The definition of the logarithm.

One usually gets several definitions of the logarithm along his studies.

  1. You might be first introduced to the exponential and then told that the logarithm is its inverse.
  2. You might be given
    $$\log x = \int\limits_1^x {\frac{{du}}{u}} $$
  3. Like Landau does. Let $k = 2^n$, then:
    $$\log x =\mathop {\lim }\limits_{n \to \infty } k\left( {\root k \of x – 1} \right)$$
  4. And last, if you ever read, Euler famously wrote:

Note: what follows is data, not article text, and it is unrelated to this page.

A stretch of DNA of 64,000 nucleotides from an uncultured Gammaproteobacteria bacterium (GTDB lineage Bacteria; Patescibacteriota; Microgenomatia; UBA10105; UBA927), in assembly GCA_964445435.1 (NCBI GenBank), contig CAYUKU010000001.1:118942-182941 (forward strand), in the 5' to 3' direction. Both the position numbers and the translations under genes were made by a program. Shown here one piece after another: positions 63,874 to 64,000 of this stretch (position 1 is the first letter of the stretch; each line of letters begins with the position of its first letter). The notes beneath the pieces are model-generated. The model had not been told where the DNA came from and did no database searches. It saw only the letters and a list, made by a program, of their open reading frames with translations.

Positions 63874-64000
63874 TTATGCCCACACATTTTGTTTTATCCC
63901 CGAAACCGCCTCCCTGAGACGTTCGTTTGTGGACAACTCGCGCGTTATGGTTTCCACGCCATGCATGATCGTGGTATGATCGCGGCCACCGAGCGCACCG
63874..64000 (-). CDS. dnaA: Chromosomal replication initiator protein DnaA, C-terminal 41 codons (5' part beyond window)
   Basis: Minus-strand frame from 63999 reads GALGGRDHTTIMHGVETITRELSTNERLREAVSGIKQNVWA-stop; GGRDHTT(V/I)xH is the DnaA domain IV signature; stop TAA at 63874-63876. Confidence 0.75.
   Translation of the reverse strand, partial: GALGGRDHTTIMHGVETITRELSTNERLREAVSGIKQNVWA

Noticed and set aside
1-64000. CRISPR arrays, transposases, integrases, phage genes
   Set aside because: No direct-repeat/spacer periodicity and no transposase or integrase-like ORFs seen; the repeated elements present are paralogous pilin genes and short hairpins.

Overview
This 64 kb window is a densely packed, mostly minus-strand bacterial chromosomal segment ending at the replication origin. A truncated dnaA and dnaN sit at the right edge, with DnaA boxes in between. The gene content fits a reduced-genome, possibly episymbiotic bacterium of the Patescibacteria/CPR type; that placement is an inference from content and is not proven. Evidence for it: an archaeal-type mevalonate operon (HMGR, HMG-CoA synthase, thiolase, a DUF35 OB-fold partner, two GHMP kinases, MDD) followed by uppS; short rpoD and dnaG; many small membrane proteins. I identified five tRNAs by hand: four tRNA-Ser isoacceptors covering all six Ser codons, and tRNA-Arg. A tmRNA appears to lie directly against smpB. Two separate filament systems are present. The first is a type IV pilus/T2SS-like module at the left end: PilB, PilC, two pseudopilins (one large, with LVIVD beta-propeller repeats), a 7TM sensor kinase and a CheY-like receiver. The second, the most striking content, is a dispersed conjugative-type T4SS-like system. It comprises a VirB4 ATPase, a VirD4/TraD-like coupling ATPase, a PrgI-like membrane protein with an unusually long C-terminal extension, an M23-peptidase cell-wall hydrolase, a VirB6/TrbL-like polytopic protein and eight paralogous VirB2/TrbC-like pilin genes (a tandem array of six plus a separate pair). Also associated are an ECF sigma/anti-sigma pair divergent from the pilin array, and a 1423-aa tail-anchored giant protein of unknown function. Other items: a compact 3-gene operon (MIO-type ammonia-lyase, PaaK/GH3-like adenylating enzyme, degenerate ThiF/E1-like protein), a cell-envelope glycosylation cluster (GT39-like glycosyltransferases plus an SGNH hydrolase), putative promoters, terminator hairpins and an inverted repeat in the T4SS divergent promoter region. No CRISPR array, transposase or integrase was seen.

$$ – \log x = \frac{{1 – {x^0}}}{0}$$

Landau’s definition (although I find it the most usefull to work with) really baffled me untill just now. Since
$$\int\limits_1^x {\frac{{du}}{{{u^{\alpha + 1}}}}} = \frac{{{x^{ – \alpha }} – 1}}{{ – \alpha }}$$

Then being $\frac{1}{k} = -\alpha$ one hopes to have:

$$\mathop {\lim }\limits_{\alpha \to 0} \int\limits_1^x {\frac{{du}}{{{u^{\alpha + 1}}}}} = \int\limits_1^x {\frac{{du}}{u}} = \log x = \mathop {\lim }\limits_{k \to \infty } k\left( {\root k \of x – 1} \right)$$

How can one justify taking the limit before integration? Continuity suffices?

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